Her living room is her castle

In her memoir, Sister to Courage, Wanda Robson writes of their 1926 Halifax home having a “front room” with a parlour beyond

In her memoir, Sister to Courage, Wanda Robson writes of their 1926 Halifax home having a “front room” with a parlour beyond.

The term front room stirred memories of my early years on a Saskatchewan farm. Suddenly what had been an everyday designation in my childhood seemed odd.

My carpenter grandfather who immigrated to Canada from Sweden in 1907, built our two-storey house with three bedrooms upstairs, one down, a kitchen, a sizeable pantry,  and a front room.

In our front room we listened to the console radio, read, played Monopoly, or visited with any relatives who came for several days. (Any visiting involving coffee or foods happened at the kitchen table.) Our parents’ house rules discouraged roughhousing  everywhere but especially in the front room primarily for its lack of free space.

Were we the only family to have a front room? I wouldn’t know. Our visits to neighbours were few if at all existent.

We were a stay-at-home family. My father was even more introverted than I am and he did any driving. Mom loved company, but with no way to drive herself hither or yon, we didn’t get to see how many of our counterparts lived.

Consequently, I grew up with an insecurity complex  thinking our home was “less than” that of our neighbours.

I remember my classroom teacher visiting once to speak with Mom. I was mortified she’d witness the simplicity of our home: the homemade kitchen table with its linoleum top, the washstand with the hand basin.

I had the notion others’ homes had running water and proper bathrooms. Little did I know.

In truth in many ways we were better off, as I learned during our school’s 50th reunion. That’s when I found out some of our classmates packed sandwiches spread  only with lard . We had butter, real jams, peanut butter, honey, or meats like fried chicken or bologna.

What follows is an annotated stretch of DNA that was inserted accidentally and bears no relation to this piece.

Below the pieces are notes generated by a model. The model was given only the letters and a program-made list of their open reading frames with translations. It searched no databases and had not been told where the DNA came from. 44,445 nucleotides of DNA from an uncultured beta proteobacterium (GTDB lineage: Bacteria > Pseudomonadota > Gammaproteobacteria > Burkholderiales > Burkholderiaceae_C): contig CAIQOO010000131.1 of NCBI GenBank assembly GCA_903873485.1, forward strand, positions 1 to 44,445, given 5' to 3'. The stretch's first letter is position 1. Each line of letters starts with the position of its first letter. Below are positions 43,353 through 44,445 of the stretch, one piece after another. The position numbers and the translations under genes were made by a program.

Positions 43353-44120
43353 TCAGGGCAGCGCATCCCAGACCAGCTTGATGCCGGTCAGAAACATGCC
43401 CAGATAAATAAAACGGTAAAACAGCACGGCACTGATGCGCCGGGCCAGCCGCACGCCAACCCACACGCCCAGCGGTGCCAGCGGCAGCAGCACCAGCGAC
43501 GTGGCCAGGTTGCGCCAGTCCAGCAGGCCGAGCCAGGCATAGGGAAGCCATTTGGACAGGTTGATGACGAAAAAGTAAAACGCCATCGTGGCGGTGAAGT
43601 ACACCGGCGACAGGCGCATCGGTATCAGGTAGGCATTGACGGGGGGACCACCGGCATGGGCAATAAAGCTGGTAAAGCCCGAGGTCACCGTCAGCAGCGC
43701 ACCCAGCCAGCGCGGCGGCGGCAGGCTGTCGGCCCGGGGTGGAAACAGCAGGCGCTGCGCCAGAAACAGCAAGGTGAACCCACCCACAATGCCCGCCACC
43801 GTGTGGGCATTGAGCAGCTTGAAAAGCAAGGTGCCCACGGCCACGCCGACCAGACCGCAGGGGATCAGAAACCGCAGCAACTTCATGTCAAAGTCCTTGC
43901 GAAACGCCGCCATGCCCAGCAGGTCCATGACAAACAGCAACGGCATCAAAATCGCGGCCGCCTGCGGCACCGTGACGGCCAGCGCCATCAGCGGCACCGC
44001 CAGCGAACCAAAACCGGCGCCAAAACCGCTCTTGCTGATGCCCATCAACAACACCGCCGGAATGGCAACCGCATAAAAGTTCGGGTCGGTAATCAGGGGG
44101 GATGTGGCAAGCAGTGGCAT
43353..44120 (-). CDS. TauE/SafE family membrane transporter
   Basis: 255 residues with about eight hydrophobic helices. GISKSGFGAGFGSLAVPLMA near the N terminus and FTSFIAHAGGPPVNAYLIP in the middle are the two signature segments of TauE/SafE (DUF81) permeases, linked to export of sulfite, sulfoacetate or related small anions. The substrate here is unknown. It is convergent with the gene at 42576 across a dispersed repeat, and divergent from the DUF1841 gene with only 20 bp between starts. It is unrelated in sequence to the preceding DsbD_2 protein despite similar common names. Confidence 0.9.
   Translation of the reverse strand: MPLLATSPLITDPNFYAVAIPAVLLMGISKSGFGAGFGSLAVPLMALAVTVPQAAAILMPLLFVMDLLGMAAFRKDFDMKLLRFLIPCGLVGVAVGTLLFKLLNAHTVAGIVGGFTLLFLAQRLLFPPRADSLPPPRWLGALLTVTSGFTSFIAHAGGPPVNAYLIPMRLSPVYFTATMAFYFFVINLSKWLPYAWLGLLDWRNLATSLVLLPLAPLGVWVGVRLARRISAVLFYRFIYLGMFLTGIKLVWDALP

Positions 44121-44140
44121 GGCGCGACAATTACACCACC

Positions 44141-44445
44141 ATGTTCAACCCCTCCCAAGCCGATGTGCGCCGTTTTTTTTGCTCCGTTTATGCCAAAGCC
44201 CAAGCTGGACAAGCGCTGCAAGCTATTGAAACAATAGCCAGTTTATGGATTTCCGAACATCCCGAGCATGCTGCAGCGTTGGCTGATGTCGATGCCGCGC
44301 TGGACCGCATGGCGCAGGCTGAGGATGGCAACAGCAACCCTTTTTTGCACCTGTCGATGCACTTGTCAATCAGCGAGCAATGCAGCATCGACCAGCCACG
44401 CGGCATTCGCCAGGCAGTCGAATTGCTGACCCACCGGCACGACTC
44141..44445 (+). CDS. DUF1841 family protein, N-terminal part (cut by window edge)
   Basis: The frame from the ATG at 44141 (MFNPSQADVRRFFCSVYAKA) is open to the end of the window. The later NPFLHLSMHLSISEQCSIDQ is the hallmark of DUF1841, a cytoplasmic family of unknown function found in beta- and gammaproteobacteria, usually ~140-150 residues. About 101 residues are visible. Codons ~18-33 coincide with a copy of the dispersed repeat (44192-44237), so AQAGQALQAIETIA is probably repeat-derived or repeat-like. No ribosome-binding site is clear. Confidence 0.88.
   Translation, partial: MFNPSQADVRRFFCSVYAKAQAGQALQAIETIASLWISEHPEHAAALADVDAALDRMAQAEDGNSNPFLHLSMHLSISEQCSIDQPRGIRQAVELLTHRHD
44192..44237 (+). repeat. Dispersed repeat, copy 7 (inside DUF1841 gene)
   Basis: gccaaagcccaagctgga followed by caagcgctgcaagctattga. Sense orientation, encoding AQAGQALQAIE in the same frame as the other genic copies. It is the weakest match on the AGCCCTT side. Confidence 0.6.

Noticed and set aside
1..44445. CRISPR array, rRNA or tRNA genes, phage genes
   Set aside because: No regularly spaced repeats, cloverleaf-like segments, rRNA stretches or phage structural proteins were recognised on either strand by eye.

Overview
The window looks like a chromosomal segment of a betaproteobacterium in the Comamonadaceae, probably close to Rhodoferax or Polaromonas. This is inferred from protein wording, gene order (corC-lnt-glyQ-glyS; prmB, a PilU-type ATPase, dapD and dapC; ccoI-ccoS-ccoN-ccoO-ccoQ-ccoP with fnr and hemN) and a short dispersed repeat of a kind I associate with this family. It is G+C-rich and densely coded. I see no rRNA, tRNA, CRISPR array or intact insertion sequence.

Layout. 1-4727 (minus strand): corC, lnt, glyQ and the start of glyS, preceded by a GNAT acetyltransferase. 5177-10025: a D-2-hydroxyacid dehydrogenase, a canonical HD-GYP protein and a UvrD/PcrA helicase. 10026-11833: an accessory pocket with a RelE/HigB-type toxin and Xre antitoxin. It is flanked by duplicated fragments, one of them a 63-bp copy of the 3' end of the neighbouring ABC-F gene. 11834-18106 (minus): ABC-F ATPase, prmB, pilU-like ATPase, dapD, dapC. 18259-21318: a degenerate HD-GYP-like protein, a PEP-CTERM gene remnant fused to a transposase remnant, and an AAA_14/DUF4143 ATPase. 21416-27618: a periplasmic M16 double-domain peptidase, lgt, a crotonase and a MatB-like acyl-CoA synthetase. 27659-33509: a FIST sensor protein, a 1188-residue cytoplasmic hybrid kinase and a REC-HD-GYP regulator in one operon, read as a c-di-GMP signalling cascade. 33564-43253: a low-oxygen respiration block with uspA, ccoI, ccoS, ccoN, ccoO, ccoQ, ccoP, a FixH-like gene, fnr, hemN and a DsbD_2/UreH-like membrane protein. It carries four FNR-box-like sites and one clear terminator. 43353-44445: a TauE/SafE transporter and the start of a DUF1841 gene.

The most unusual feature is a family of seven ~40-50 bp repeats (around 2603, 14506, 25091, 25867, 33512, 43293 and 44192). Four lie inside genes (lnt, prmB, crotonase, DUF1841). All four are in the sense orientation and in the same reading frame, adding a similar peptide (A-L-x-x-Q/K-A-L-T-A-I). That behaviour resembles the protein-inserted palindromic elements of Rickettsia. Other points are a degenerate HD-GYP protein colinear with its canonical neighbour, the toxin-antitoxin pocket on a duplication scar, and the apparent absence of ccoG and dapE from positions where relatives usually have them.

One way we were much better off was the condition of everything we owned. Upholstered furniture wasn’t threadbare.

The piano had no chipped keys. (Plenty of farm families had no piano and couldn’t afford piano lessons.) Kitchen linoleum had no worn patches showing lumber underneath.

The front room, though, embarrassed me for its several braided rugs and one long runner from kitchen to hall leading upstairs. Lacking a vacuum cleaner, those rugs were my biggest chore every Saturday.

In a tight circle around a small central table stood my Craig piano, the Philco radio, a buffet with a full width mirror harbouring Mom’s special occasion dishes, a wind-up gramophone  anchored by a formidable collection of vinyl records from Harry Lauder to Wilf Carter, its top hidden by a sprawling Christmas cactus older than I was, an upholstered sofa and two matching chairs. Although in perfect condition, Mom kept them covered by washable Navaho blankets, a welcome touch in winter.

High above the sofa a wide window of stained glass in a fan design of blues, greens, reds and yellows lent the room a glow when morning sun beamed through. Through the other window, facing south, sunshine peeked past a windowsill of blooming geraniums.

The room was unpretentious, but everything in it was in good condition, paid for, nothing threadbare, dented or broken.

Google “front room” and you’ll find it’s another way of saying living room, sitting room, or parlour.

The  Geffrye Museum in London defines front room as “a symbol of status and respectability, announcing that no matter how poor you were, if the front room looked good then you were ‘decent’ people.”

Looking back I appreciate our parents taught us to live within our means and care for our possessions.

Claudette and her furniture reside in Thornhill, B.C.

 

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